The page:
When You're Not Ready To Admit It's Depression

When You’re Not Ready To Admit It’s Depression

October 27, 2016 | Posted in: Depression

There’s no question about it, admitting you are struggling with depression is a hard thing to do. Even after all the highly publicized struggles of depression by beloved celebrities like Jon Hamm, Ashley Judd, or Owen Wilson, there is still such a stigma regarding those who struggle with depression.

The stigma of depression is mostly due to the negative nature of the illness which can make those battling depression seem unattractive and unreliable, especially in most Christian circles. I get why so many are afraid to admit they are experencing depression — but you are not alone.

I am one of those people.

I haven’t been ready to admit what I am experiencing is depression.

Depression lies to you and you feel like you are all alone. I have suffered in silence for far too long, thinking I was hiding and protecting those I loved when it was obvious to those who loved me the most something wasn’t right.

Depression is a liar. You are not alone. Click To Tweet

My husband has felt the difference as I stopped engaging in intimacy. My children experienced the desperate hold depression has had on me as I stopped wanting to go out and play with them. My body suffered because I stopped going out and enjoying the fresh air and remained inside for days on end sitting, sleeping, and sometimes rarely showering.

I haven’t been ready to admit that it is depression — until now.

Do you think your depression is a choice?

The American Psychiatric Association’s definition of a mental disorder says its symptoms are outside of voluntary control. No one chooses to feel cripplingly sad, numb, or perpetually stressed to the point of living days on end in isolation. No one chooses to sleep all day, have their body ache in pain, and miss living life with their family. No one chooses to go days without showering or eating.

Your depression is not a choice. Click To Tweet

These are all behavioral symptoms of depression. Your depression is not a choice. Yes, you have the choice to overcome each of these in the moment by moment — but sometimes it is too much to do alone.

Do you think you can handle it all yourself and it will just go away?

Depression is not a phase that just goes away on its own. Most people who suffer from depression the first time have a difficult time realizing they are depressed. Most often it has to be pointed out by someone close to them. In order to successfully remedy depression, it first must be identified.

While there are different kinds of depression that require different levels of treatment, all usually require the intervention of psychotherapies or personal interaction with an unbiased and trained counselor. For most individuals, if you have had a depressive episode, you are more likely to suffer another in the future.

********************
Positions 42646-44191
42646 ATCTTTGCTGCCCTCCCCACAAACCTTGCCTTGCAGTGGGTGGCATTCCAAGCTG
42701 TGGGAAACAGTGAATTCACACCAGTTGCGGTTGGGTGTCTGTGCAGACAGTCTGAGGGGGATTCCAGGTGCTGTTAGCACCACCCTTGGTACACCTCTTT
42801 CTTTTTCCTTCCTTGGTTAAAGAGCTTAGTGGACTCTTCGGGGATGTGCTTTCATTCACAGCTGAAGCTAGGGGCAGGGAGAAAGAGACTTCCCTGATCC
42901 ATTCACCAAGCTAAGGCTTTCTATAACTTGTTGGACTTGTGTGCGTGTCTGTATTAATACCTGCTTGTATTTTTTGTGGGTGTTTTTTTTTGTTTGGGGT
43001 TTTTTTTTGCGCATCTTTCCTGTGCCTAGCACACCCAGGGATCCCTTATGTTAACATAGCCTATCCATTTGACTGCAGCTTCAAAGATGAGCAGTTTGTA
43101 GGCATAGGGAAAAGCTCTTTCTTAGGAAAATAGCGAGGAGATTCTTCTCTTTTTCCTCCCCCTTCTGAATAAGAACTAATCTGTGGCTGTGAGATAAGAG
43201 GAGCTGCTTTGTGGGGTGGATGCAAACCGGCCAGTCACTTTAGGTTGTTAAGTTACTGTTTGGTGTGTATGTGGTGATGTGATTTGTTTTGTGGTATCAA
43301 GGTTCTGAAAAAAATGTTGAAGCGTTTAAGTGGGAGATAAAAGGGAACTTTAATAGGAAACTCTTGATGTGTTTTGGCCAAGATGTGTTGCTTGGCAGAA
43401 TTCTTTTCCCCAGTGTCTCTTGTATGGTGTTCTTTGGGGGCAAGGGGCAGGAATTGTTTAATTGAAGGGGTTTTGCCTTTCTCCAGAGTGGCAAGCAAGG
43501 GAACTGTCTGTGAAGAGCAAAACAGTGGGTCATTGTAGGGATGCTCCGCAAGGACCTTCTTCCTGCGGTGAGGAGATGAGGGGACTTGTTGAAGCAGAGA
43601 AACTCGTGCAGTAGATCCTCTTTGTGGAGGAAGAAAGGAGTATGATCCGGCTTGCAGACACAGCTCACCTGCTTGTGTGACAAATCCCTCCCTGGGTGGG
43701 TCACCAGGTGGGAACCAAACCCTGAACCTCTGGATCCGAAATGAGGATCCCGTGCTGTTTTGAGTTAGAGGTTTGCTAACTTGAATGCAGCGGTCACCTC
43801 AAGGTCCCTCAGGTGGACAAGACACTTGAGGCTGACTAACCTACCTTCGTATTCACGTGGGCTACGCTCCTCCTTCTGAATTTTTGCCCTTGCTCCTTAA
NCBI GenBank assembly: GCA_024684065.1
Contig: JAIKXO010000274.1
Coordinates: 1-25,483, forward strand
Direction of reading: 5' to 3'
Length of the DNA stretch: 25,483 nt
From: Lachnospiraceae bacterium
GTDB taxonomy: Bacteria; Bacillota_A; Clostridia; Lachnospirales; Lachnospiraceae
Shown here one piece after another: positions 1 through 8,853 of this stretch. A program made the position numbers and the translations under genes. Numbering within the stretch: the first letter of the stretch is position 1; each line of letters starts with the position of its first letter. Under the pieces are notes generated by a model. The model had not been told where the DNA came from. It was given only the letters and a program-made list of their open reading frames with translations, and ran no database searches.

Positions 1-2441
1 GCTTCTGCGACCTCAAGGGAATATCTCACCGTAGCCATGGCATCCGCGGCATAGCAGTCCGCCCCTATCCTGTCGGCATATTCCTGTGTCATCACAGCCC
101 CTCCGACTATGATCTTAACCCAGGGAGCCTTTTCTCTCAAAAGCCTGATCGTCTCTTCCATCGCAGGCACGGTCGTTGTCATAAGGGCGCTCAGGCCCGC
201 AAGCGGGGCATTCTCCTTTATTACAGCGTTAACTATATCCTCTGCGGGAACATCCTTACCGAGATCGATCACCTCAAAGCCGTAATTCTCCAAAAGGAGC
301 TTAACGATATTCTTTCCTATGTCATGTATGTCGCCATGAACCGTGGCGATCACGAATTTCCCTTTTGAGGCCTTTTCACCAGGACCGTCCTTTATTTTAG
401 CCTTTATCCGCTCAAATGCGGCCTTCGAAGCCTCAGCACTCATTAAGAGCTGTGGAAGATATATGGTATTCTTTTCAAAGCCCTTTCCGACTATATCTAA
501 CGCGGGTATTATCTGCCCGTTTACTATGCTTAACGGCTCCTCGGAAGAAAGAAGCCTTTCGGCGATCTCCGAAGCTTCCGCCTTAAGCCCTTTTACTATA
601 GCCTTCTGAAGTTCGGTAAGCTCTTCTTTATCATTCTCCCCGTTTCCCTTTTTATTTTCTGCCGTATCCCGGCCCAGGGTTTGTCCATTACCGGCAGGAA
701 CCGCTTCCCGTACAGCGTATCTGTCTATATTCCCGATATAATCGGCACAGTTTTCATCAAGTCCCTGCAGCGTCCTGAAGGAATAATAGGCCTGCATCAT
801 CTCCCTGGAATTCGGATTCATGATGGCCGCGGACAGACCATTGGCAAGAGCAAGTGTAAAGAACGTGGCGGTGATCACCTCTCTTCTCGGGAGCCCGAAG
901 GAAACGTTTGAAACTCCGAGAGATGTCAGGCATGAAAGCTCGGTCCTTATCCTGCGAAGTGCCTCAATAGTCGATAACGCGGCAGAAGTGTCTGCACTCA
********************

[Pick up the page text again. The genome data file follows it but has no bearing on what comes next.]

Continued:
We need each other to help identify and encourage appropriate treatment for this highly treatable and very common disorder.

Are you are afraid of being misunderstood, judgment, and backlash from friends and family?

Anyone can become depressed. Depression is not a disorder that affects only one aspect of the population. Regardless, a misunderstanding from friends and family may linger when you admit depression.

Oftentimes, our families and friends feel responsible for allowing us to become depressed. This is not healthy nor true in most cases of depression. While high-stress environments certainly are a big factor in causes of depression — these are only superficial roots. Depression is most often a chemical imbalance that happens when a big change (good or bad) happens in life.

Since anyone can become depressed, you do not need to fear the judgment of others as their judgment is unfounded and untrue. The truth is, those who make judgments against you are just as likely to become depressed at some point in their lives.

Are you are afraid of the changes you will have to make to overcome and become healthy?

Even if you have admitted to yourself that you are depressed, you may be dragging your feet in admitting it to others because you don’t want to change the unhealthy patterns you’ve created for yourself while depressed. We lie to ourselves in depression and tell ourselves that isolation and eating all the chocolate is ok.

You need others in your life. You need to get out. You need to eat healthy foods and make healthy choices. When we decide we are content with our depressive circumstances we resist the necessary changes needed to become healthy.

If you can relate to these reasons why you aren’t ready to admit it is depression, I urge you to reconsider your reasons and call a friend or loved one and admit it today. Although there is momentary discomfort, you will experience freedom in admitting your struggle with depression.

I know I have.

Remember, depression is a liar. You are not alone.

Brianna is a Speaker, Teacher, lover of wild colored hair, part-time writer and full-time Encourager. She’s a mom to two spicy boys and has happily married for 12 years. More of her writing can be found at www.unveiledandrevealed.WordPress.com.

When You're Not Ready To Admit It's Depression

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1 Comment

  1. kellynickerson
    October 27, 2016

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    Thank you for sharing Brianna. I too struggle with depression. It’s a bear I wouldn’t wish on anyone. I have found in circles of my community when I shared about it, I was avoided.

    I stopped writing and doing everything I love to do. I have felt so overwhelmed.
    Thank you, for sharing so honestly and reminding me, I am not alone struggling with this faceless beast.

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